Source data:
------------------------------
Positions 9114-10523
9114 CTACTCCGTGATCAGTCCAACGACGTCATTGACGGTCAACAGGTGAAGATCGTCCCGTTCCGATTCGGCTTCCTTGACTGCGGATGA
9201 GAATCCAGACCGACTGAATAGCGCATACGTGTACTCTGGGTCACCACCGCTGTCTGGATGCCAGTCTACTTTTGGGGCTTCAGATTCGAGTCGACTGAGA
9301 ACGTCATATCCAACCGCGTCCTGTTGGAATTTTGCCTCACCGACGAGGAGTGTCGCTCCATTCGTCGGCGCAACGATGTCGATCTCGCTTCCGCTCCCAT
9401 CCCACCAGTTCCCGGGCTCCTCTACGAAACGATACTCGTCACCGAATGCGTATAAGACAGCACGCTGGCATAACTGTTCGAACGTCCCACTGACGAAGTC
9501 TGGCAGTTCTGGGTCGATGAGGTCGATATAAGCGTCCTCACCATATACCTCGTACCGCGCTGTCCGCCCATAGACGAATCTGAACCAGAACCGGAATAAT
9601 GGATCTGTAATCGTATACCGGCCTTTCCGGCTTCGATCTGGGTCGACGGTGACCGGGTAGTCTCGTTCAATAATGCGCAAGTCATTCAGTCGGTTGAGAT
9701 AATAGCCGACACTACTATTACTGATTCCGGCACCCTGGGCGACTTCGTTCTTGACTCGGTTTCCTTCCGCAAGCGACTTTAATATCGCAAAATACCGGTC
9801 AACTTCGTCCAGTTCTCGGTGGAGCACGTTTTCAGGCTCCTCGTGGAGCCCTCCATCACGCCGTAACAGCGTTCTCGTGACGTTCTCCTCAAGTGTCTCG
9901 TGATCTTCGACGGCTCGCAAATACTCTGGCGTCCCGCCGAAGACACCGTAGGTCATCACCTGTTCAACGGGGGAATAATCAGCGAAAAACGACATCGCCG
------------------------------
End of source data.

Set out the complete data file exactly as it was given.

Positions 9114-10523
9114 CTACTCCGTGATCAGTCCAACGACGTCATTGACGGTCAACAGGTGAAGATCGTCCCGTTCCGATTCGGCTTCCTTGACTGCGGATGA
9201 GAATCCAGACCGACTGAATAGCGCATACGTGTACTCTGGGTCACCACCGCTGTCTGGATGCCAGTCTACTTTTGGGGCTTCAGATTCGAGTCGACTGAGA
9301 ACGTCATATCCAACCGCGTCCTGTTGGAATTTTGCCTCACCGACGAGGAGTGTCGCTCCATTCGTCGGCGCAACGATGTCGATCTCGCTTCCGCTCCCAT
9401 CCCACCAGTTCCCGGGCTCCTCTACGAAACGATACTCGTCACCGAATGCGTATAAGACAGCACGCTGGCATAACTGTTCGAACGTCCCACTGACGAAGTC
9501 TGGCAGTTCTGGGTCGATGAGGTCGATATAAGCGTCCTCACCATATACCTCGTACCGCGCTGTCCGCCCATAGACGAATCTGAACCAGAACCGGAATAAT
9601 GGATCTGTAATCGTATACCGGCCTTTCCGGCTTCGATCTGGGTCGACGGTGACCGGGTAGTCTCGTTCAATAATGCGCAAGTCATTCAGTCGGTTGAGAT
9701 AATAGCCGACACTACTATTACTGATTCCGGCACCCTGGGCGACTTCGTTCTTGACTCGGTTTCCTTCCGCAAGCGACTTTAATATCGCAAAATACCGGTC
9801 AACTTCGTCCAGTTCTCGGTGGAGCACGTTTTCAGGCTCCTCGTGGAGCCCTCCATCACGCCGTAACAGCGTTCTCGTGACGTTCTCCTCAAGTGTCTCG
9901 TGATCTTCGACGGCTCGCAAATACTCTGGCGTCCCGCCGAAGACACCGTAGGTCATCACCTGTTCAACGGGGGAATAATCAGCGAAAAACGACATCGCCG